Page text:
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(72.24, ‘Runaway Totem’)
TRACK LIST: 1. Alle Sorgenti Di Kronos 24.28 2. Aevum 21.38 3. Phi-Ur 26.20 LINEUP: Cahal De Betel – vocals; guitars; keyboards Tipheret – drums, percussion, gamelan; keyboards, voice Dauno Giuseppe Buttiglione – bass Issirias Moira Dusatti – vocals Hor-Douaty – cover and inside art With: Mirko Fedrotti – vibraphone Nadia Bortolamedi – clarinet Anna Boschi – flute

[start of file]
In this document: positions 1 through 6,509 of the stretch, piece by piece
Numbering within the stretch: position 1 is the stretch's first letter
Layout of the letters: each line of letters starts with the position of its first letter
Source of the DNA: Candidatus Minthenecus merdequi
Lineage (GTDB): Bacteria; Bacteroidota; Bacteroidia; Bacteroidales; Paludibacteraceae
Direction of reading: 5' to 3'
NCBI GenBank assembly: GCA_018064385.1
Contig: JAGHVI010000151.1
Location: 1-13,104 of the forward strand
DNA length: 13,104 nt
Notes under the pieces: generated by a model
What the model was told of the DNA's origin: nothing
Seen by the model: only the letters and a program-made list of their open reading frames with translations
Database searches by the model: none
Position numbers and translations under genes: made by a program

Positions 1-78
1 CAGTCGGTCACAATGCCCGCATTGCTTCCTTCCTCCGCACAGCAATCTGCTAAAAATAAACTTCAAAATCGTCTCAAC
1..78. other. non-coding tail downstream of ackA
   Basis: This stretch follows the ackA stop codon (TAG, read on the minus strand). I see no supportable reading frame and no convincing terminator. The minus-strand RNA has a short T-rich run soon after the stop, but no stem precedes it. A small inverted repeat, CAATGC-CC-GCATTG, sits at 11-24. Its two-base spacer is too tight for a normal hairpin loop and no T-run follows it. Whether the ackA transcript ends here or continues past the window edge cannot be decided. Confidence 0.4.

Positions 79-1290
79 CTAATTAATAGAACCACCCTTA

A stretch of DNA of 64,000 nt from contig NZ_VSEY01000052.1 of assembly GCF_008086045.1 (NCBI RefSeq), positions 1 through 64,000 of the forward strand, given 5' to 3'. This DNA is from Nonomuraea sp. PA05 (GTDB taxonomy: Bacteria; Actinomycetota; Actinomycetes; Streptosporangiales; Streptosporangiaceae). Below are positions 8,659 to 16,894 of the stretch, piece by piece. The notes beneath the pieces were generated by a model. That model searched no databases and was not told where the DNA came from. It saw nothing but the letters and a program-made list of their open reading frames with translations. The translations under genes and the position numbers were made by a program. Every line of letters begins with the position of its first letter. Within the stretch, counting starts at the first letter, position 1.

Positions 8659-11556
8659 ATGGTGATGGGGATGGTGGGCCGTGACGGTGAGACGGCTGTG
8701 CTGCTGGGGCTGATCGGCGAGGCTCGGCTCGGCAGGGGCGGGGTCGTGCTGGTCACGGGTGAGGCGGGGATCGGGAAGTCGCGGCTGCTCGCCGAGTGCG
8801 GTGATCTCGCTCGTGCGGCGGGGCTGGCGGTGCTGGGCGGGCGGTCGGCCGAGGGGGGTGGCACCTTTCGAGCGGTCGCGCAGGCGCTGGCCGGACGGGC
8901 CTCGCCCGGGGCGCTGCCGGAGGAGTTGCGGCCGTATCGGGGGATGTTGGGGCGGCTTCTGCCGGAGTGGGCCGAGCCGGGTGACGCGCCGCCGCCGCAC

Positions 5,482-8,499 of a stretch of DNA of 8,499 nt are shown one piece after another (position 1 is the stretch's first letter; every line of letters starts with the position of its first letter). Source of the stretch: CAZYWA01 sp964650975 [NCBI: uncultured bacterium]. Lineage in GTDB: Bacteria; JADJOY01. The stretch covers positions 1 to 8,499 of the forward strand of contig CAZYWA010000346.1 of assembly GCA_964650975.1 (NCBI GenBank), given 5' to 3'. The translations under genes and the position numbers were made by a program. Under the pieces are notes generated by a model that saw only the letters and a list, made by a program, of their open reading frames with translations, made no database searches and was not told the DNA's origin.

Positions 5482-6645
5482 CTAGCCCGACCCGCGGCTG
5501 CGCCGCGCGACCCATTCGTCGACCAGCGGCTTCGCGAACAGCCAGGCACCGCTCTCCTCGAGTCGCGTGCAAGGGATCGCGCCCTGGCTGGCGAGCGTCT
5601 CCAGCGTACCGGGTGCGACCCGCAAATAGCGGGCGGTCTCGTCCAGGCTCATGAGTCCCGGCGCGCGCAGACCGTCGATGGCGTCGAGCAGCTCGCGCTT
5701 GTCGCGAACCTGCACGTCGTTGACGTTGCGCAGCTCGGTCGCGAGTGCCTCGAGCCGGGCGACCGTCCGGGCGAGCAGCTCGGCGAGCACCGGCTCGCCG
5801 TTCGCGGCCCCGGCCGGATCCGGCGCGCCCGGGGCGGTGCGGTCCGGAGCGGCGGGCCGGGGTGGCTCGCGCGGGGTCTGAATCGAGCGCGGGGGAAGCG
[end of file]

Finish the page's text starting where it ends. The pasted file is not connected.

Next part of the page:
Prolusion. Formed in 1988 by Roberto Gottardi (aka Cahal de Betel) and Rene Modena (aka Mimir de Bennu) in the north-eastern Italian town of Riva del Garda, RUNAWAY TOTEM are anything but a typical rock band – members are called by the name ‘elements’, and the whole output of the band is based on esoteric concepts. On account of this peculiar concept, Runaway Totem have never recorded an album with the same lineup: founder Cahal de Betel has been the only constant feature, while drummer Germano Morghen(aka Tipheret) has been with the band since their second album, “Zed”. “Manu Menes”, the band’s seventh album (subtitled “L’Intelligenza Cosmica”, or cosmic intelligence), sees the return of bassist and original member Giuseppe “Dauno” Buttiglione, who left the band after the release of their debut album to found Universal Totem Orchestra. Runaway Totem’s third, fourth and fifth albums make up the “Cicli Cosmici” trilogy, while “Esameron” and “Manu Menes” are part of a new project called “4 Elementi 5”, based on the ancient science of numerology.